Backed by Social Venture Partners of Rhode Island, legislation is pending in the General Assembly that would establish a new corporate structure – a low-profit, limited-liability company or L3C – designed to attract a broader range of investment funds for social ventures.
Kelly Ramirez, executive director of Social Venture Partners, explained that the new designation would be a hybrid of for-profit and nonprofit corporate structures and create new fund-gathering options for social ventures. Currently, social ventures in general are enterprises that are for-profit businesses, but with nonprofit missions.
“It will allow private foundations to make program-related investments (PRIs) under a new low-profit corporate structure, and it would give social ventures access to both private foundation funding and venture capital,” Ramirez said.
As things now stand, a private foundation such as the Bill and Melissa Gates Foundation by law must distribute at least 5 percent of its funds annually in the form of grants or program-related investments. The IRS closely monitors the PRIs made by private foundations.
The newly created L3Cs would be able to receive both private-foundation funds and equity investments from institutional or private investors, explained Tobias Lederberg, an attorney with the Providence firm of Lederberg & Blackman LLP, who drafted the legislation.
“The idea is to attract funding from private foundations that in turn can be used as seed money and leveraged to attract additional funds from outside investors,” Lederberg said. “This won't work for every single business,” he stressed, but only those with a charitable, educational or traditional nonprofit mission.
Currently, a nonprofit cannot sell equity to private investors because it does not have equity as part of its corporate structure, he noted. But under an L3C setup, equity is created in the form of membership interests of the limited-liability company. Donations to L3Cs would not be tax-deductible for an individual; rather, the donor now becomes an investor and instead of receiving a tax deduction in exchange for a donation, the donor receives equity in the L3C, which has the potential for future appreciation in value, he explained.
According to Lederberg, eight states as of mid-April have adopted laws creating L3Cs, including Vermont (the first) in 2008 and Maine; another 12 or so states, he said, including Rhode Island, have legislation pending and another five states are in the early “discussion stages” of creating the new law.
The number of states supporting the concept is important, he explained, because a change in federal tax code is needed to fully take advantage of an L3C's benefits.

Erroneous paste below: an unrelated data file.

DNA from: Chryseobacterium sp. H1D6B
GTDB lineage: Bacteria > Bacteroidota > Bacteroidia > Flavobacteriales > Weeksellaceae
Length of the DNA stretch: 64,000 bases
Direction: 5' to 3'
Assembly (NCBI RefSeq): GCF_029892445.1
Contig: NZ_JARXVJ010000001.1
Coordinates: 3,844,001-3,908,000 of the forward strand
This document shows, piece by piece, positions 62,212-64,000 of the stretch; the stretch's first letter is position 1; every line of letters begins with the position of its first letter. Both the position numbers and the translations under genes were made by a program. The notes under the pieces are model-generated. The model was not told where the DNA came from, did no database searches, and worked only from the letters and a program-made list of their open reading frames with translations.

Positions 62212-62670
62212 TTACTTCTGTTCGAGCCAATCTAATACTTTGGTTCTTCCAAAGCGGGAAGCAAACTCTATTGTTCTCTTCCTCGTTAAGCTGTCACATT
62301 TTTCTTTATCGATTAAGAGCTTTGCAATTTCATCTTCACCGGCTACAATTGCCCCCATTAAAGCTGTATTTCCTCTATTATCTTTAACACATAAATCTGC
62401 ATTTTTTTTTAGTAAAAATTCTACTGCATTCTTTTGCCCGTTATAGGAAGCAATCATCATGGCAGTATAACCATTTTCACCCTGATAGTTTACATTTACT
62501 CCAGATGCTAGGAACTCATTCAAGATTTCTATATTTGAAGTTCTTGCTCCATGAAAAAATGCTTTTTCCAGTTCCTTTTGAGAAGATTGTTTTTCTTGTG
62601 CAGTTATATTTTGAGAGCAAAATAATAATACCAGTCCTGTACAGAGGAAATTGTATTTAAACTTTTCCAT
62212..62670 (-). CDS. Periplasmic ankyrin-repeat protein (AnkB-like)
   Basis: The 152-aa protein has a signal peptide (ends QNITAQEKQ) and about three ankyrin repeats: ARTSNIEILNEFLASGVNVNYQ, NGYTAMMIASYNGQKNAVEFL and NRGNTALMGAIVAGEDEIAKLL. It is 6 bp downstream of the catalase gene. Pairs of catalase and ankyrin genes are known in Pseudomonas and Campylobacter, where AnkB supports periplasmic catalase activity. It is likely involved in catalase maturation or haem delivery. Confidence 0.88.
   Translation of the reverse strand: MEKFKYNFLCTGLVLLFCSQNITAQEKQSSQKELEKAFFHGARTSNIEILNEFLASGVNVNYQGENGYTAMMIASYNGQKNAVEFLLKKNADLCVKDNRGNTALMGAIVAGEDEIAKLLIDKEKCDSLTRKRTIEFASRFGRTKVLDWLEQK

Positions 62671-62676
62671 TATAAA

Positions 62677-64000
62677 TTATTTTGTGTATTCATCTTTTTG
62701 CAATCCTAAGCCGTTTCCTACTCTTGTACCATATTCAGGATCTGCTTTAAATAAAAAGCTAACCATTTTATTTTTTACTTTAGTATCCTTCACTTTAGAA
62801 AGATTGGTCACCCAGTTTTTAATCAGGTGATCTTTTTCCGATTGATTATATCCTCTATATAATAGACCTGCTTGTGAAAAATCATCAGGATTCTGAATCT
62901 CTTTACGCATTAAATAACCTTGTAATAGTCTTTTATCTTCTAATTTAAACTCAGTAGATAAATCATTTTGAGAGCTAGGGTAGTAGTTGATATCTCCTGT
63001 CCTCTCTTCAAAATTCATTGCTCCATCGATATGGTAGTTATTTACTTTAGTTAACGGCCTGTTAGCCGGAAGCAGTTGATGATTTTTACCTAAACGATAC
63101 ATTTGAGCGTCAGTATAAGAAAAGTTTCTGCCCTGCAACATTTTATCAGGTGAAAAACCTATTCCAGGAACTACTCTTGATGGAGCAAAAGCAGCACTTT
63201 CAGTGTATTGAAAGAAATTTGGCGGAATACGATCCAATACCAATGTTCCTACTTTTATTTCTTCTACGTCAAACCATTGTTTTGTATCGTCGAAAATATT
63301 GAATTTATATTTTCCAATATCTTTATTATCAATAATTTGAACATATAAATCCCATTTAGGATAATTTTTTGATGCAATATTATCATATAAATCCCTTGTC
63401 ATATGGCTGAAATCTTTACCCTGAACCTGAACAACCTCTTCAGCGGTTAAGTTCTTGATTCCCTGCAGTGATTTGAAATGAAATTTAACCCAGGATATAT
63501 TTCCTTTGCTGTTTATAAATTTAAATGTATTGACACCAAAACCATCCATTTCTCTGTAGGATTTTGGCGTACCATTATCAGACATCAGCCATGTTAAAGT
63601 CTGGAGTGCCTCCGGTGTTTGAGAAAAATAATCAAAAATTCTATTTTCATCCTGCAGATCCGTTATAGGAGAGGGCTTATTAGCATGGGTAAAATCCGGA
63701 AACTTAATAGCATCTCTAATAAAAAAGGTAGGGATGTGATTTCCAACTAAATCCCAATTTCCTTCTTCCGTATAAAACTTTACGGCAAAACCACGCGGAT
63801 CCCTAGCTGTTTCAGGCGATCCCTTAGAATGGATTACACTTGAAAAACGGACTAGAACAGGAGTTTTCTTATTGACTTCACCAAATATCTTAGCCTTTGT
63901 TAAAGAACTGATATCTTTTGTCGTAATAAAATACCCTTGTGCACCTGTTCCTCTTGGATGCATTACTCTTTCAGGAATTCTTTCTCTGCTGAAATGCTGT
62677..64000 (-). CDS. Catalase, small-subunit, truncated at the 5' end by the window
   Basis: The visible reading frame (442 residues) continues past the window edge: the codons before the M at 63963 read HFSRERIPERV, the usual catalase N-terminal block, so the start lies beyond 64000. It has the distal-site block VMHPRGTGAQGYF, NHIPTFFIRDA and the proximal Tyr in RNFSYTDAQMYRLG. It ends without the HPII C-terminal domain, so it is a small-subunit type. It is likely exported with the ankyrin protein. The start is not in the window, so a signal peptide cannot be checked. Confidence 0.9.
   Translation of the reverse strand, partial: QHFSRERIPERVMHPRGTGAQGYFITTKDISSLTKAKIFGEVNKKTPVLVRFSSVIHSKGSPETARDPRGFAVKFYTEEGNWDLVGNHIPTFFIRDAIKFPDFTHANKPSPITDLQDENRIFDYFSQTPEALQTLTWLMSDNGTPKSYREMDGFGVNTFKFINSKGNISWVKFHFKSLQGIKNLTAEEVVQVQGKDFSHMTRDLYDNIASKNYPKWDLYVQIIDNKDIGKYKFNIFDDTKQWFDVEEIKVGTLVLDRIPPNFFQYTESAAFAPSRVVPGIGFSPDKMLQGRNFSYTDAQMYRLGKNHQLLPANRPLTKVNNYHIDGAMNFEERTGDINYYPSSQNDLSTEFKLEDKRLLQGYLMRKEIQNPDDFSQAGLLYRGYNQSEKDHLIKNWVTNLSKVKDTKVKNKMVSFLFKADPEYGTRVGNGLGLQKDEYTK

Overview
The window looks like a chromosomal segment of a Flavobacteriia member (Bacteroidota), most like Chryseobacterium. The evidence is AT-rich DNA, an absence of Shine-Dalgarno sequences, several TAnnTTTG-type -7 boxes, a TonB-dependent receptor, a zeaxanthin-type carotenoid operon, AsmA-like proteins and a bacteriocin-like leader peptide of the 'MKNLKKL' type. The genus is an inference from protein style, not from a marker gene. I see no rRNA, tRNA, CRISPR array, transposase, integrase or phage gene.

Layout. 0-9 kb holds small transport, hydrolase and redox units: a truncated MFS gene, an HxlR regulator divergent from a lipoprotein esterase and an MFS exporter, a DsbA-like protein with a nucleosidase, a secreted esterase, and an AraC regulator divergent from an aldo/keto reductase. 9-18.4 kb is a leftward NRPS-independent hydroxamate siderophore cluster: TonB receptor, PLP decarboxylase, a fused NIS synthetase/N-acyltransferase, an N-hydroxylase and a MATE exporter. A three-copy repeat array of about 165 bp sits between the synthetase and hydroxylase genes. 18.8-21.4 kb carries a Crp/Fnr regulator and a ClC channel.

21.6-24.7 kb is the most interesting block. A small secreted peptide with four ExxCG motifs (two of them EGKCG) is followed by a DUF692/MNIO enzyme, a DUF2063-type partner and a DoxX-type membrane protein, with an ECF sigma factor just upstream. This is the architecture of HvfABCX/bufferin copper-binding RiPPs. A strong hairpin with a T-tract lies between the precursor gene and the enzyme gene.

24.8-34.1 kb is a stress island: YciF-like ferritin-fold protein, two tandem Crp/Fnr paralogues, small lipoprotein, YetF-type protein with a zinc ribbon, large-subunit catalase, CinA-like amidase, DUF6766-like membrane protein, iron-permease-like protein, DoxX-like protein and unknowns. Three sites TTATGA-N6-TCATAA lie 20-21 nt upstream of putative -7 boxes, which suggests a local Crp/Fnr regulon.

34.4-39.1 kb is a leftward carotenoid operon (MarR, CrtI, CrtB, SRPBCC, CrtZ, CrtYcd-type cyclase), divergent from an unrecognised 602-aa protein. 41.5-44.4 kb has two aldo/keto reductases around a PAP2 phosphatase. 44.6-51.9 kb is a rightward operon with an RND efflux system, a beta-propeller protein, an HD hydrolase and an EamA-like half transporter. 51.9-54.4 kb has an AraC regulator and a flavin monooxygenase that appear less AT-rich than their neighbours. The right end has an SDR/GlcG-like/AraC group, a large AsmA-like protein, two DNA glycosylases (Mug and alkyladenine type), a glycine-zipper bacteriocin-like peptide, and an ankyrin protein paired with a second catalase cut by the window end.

If Rhode Island enacts the new law, a private foundation still would likely require an L3C to obtain IRS verification that the L3C also qualifies as a PRI vehicle. A change in federal tax law could eliminate or at least ease this requirement by acknowledging that a PRI exists where an L3C has been properly formed.
In Vermont, as of April 11, there were 150 L3Cs registered, three years after the 2008 enactment, Lederberg said. In Michigan, the second state to enact L3Cs in February 2009, there were 80 as of the same date. The number of L3Cs created thus far in these states shows that the L3C law is being used, he noted, and he predicted the number will reach the thousands per state if the federal tax code is changed to recognize the states' L3C legislation.
Lederberg said he and Social Ventures Partners representatives have held “preliminary discussions” with Sens. Jack Reed and Sheldon Whitehouse.
In the General Assembly, the measure has been sponsored by Sen. Paul V. Jabour and Rep. Chris Blazewski, both Providence Democrats, and, according to Ramirez, hearings already have been held by House and Senate committees.
“This would allow a business entity to work in conjunction with charitable or educational purposes,” Jabour told Providence Business News. He suggested an L3C incorporation would allow, for instance, a small, nonprofit entity to move beyond the limits of nonprofit status, yet without becoming a full-fledged for-profit operation.
Ramirez said it is important that Rhode Island adopt the L3C designation because the state is “becoming a leader in social ventures” and enactment of the law would help cement the state's status in this field, she said. Ramirez sees the L3C corporate structure as an option for new, startup ventures rather than conversion of existing nonprofit or for-profit companies.
With the motto “help make Rhode Island the Silicon Valley of social ventures,” Social Venture Partners is an organization that provides social, intellectual and financial capital to catalyze social development in Rhode Island. The organization supports “mission-driven initiatives that apply market-based strategies and entrepreneurship to maximize social impact.”
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